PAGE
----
- Day 1 walls should be bare bones displays ready for population with anchor charts you collaboratively create WITH your students.
- Resist the urge to print off that ‘other words for said’ poster. Instead, plan time to build this with your students early in the term (they will refer to it more often then as it will be full of their own ideas).
- Some of things you might consider putting up for your bare bones displays:
- Daily schedule
- Learning Intentions space
- Space for a Bump It Up wall for writing (I would create the template for this but discuss and then order the pieces of writing with the students)
- Space for a word wall
- Number facts
- School values
- Growth mindset messages
- Behaviour expectations (I always created these with the students in the first week).
- Birthdays- (this was usually just an A3 poster in my room as I rarely referred to them and I needed to save space for really important teaching and learning items).
- Emergency Evacuation plan (boring but necessary).
- Check out my post on anchor charts for more do’s and don’ts.
Tip # 5: Select your class novel
I have a rule about this: Every teacher should read to every student, every day.
I have fond memories of my grade 3 teacher, Mrs Brown, pulling on her long black gloves every time she read Roald Dahl’s The Witches to our class. If we are serious about creating lifelong readers and writers, we should be aiming to develop those same fond memories of reading, being read to and of books themselves in each of our students.
When selecting a novel:
- Use the opportunity to expose students to a book they may not otherwise pick up.
- Consider reading the first book in a series. I always had a huge conversion rate for students who would go on and read the series after this. Note: I only ever read the first book in the series. I wanted to spread the reading love and expose students to lots of different genres, authors and topics through the class novel, so I didn’t have time to read more than one book in the series.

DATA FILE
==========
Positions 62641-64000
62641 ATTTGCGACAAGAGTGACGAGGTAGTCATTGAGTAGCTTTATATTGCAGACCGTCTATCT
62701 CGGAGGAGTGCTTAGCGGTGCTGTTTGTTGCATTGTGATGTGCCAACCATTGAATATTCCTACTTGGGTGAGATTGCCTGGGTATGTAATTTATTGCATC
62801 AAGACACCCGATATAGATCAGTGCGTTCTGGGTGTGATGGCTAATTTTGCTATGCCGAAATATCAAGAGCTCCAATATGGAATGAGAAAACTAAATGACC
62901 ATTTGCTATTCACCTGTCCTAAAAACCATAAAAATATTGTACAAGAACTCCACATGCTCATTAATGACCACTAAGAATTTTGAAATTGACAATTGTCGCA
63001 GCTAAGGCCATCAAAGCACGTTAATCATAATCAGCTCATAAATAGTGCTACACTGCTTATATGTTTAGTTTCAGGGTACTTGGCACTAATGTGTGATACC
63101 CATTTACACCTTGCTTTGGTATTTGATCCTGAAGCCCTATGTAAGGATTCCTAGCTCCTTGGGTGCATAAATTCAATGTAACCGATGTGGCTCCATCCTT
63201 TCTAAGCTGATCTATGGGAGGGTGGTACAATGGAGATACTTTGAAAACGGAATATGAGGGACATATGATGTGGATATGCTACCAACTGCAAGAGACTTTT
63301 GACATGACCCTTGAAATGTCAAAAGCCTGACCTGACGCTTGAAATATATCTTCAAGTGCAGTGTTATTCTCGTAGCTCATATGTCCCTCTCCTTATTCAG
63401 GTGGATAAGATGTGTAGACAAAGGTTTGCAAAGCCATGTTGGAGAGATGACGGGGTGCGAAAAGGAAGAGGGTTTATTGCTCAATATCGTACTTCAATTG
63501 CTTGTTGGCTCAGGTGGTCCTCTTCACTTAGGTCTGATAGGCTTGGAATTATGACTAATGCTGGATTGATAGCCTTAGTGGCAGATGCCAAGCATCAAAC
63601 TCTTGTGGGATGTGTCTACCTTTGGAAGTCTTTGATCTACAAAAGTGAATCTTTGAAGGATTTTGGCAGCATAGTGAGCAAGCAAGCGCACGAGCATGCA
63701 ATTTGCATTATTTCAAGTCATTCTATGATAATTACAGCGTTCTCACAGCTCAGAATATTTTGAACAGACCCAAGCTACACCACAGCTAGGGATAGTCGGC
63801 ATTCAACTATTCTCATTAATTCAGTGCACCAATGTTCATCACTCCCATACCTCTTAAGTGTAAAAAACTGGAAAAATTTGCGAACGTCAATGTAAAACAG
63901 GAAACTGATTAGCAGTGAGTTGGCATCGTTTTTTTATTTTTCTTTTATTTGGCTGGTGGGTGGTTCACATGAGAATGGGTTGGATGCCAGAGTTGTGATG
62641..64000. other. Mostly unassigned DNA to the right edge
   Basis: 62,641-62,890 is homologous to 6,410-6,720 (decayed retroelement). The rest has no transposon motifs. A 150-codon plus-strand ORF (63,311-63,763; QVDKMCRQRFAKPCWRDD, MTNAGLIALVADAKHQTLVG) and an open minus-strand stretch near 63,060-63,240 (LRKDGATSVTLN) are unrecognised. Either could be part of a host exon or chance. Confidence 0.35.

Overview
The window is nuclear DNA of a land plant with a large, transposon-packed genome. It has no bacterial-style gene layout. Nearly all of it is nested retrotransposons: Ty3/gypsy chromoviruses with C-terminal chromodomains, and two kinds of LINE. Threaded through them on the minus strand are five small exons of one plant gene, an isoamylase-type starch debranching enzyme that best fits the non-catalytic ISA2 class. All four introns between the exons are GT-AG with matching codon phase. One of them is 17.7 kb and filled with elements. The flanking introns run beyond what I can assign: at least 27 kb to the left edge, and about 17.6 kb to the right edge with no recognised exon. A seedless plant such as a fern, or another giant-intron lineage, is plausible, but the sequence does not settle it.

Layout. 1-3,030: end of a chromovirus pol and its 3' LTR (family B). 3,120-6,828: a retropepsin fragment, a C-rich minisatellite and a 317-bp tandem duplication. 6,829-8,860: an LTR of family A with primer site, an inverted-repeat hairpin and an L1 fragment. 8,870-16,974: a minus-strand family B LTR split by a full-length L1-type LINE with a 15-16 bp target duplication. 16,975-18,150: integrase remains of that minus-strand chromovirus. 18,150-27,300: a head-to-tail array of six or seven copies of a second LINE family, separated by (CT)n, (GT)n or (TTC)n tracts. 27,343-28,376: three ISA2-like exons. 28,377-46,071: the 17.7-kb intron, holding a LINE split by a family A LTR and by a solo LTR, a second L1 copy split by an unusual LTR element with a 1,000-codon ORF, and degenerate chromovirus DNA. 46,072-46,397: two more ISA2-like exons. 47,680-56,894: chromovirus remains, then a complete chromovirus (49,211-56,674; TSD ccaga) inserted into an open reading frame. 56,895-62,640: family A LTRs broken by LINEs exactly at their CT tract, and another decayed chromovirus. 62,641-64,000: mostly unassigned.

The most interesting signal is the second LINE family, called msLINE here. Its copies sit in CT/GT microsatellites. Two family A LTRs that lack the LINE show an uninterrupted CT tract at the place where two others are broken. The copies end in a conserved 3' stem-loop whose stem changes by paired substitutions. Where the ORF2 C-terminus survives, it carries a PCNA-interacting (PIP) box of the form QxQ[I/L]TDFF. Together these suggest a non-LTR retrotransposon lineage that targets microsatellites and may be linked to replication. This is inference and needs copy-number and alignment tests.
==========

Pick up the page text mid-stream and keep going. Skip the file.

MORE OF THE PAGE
- Consider reading classics and other old timer books that students may not pick up because they are not glossy or fancy looking. Books such as the Hobbit, Enid Blyton’s Magic Faraway Tree, Judy Blume’s Tales of a Fourth Grade Nothing.
- Think about books with big themes that students may not otherwise come across or be exposed to in their own reading: refugees, disability, diversity, loss, survival, war, history, inequality, cultures etc.
- Try and steer away from bum, poo and fart books or books with cheap laughs that students can read themselves in their Independent Reading time. You want to make the most of this sacred time by maximining students’ exposure to rich, quality literature. (For some students, this may be the only exposure they get to this type of literature).
- Read through the book yourself before you read it to the students- will it suck them in to wanting to read more? Will it hook them into the pleasure of reading?
- I always chose the first novel of the year and then let the class select out of a handful of books for the next one. I would choose 5 books, do a ‘book sell’ on each and then have a vote to choose the next one.
- Do NOT ask your students to do activities related to the class novel. This book is purely about reading for the joy of it and having a shared text to reference in later reading and writing discussions. For some students this will be the only book they are allowed to read without having to do a task or activity.
So, there you have it, 5 hot tips for getting ready for your new class. Hopefully these tips can help you spend your time, money and brain power on the things that really matter at the start of the year.